Rail Transport Demand Soars in Wake of Red Sea Disturbances

In the aftermath of recent Houthi attacks in the Red Sea, a significant rise in demand for rail transport through Russia from Asia to Europe has been witnessed, reshaping global trade dynamics.

With major container shipping lines altering their routes away from the Suez Canal due to ongoing attacks, the rerouting of ships around Africa’s Cape of Good Hope has led to extended journey times and increased costs, prompting logistics companies to explore alternatives.

Logistics companies are reevaluating routes through Russia as a response to the volatile situation in the Red Sea. Germany’s DHL reported a 40% surge in demand for the Russian rail route since container ships began opting for the longer journey in December.

RailGate Europe noted a 25 to 35% increase in requests, while Rail Bridge Cargo observed a 31% rise in cargo rail traffic through Russia compared to the same period last year.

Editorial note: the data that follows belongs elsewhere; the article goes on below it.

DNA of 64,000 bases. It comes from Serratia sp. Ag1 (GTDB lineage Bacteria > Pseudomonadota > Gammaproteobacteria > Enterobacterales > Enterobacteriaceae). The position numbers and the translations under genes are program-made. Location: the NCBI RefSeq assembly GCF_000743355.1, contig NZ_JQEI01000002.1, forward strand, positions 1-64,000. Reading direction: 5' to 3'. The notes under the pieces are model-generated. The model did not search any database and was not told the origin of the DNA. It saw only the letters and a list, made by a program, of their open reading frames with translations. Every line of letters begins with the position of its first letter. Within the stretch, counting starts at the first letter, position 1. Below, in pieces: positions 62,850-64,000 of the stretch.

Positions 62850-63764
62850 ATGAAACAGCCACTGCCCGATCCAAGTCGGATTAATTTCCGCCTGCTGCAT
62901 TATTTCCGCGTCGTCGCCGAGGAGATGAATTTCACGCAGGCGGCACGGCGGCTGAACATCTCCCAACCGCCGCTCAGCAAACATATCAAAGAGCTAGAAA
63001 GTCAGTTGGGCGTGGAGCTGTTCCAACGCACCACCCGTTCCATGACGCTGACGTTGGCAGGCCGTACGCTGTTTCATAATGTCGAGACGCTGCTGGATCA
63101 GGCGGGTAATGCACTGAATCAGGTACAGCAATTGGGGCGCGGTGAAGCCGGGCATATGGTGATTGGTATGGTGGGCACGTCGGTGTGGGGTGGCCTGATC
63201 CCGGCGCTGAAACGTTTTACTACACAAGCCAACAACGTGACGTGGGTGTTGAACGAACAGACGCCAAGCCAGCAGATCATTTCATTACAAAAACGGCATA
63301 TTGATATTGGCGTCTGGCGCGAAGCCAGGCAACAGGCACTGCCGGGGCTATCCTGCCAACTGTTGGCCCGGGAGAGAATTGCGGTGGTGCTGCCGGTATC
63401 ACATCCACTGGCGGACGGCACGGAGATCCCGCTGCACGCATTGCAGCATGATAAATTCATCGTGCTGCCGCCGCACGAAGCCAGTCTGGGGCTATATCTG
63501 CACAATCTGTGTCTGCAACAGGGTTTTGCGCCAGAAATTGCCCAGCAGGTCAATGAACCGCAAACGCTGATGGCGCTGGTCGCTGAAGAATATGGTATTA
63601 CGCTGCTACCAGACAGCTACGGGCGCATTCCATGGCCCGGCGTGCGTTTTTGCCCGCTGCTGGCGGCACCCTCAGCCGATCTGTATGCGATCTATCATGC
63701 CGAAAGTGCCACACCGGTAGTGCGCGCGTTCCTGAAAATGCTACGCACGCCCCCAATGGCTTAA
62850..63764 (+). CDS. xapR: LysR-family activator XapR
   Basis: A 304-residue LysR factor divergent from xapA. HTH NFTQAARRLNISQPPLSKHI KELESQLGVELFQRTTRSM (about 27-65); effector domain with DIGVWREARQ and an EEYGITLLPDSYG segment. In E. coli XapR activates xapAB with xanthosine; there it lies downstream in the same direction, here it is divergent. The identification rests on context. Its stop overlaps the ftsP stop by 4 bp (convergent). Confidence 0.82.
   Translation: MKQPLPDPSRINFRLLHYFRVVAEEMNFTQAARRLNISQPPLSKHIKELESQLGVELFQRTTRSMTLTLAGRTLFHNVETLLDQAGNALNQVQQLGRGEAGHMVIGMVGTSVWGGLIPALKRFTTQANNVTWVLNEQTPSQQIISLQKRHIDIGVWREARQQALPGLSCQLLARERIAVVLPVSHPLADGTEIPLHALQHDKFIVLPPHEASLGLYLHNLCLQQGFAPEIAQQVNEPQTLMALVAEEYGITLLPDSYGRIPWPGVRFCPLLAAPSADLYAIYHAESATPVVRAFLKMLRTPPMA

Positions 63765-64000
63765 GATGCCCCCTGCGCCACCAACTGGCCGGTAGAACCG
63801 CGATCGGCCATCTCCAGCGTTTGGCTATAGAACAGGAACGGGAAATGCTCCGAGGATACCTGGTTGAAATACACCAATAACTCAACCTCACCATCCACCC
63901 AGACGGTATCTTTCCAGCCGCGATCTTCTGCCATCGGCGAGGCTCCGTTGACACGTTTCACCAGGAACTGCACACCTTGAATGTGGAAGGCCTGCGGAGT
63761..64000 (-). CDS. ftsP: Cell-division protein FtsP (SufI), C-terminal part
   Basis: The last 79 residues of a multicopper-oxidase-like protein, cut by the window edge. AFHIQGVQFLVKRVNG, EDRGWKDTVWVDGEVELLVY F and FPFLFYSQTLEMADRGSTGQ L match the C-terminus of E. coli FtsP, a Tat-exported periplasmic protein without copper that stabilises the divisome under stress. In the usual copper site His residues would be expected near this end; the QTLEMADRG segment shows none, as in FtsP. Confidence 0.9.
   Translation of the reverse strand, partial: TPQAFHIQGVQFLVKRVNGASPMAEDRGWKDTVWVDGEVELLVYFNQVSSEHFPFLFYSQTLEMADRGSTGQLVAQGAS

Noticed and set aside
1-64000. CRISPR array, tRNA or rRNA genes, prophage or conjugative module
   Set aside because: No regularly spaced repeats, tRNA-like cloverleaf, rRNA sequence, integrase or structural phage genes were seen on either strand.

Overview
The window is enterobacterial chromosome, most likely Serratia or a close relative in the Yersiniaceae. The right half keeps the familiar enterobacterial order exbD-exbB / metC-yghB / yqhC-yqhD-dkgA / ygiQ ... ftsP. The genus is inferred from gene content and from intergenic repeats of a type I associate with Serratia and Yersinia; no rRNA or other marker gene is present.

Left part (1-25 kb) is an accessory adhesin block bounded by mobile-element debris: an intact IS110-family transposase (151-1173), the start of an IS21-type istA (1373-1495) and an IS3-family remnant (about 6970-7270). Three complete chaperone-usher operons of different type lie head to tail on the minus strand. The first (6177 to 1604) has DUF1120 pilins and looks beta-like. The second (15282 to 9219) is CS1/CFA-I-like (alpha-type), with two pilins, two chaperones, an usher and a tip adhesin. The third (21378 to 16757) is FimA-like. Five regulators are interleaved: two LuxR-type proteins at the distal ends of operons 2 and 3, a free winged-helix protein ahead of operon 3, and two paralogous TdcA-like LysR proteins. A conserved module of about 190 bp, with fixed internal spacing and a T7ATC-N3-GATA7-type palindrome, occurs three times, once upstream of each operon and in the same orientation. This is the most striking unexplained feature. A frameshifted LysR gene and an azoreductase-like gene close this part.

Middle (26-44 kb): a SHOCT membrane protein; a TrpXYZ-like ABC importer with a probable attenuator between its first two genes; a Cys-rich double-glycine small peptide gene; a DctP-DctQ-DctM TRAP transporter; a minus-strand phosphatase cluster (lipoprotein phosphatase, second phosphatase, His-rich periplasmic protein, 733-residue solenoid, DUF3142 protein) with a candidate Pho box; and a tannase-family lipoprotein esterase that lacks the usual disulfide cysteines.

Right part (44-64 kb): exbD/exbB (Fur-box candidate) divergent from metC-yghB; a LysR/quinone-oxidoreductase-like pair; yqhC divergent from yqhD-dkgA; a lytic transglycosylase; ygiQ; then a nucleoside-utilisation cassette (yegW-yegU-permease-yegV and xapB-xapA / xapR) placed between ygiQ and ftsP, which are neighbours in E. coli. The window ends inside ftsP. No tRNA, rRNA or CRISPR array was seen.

DHL emphasized that the majority of goods traveling from Asia to Europe via rail use the “west corridor” through Kazakhstan into Russia and Belarus, with some traffic following the “north corridor” directly from China into Russia east of Mongolia. Despite western export restrictions related to Russia’s conflict in Ukraine, DHL stated that it is not handling any traffic to or from Russia.

Rail transport is gaining traction among shippers due to its cost-effectiveness compared to air freight and faster delivery times than ocean transportation.

RailGate Europe’s chief business development officer highlighted the route’s appeal, citing a transit time between 14 and 25 days, significantly better than ocean times.

Despite initial concerns during the Russia-Ukraine conflict, the route has seen a recovery in the past year, with demand for rail transport skyrocketing since the attacks on vessels in the Red Sea at the end of 2023.

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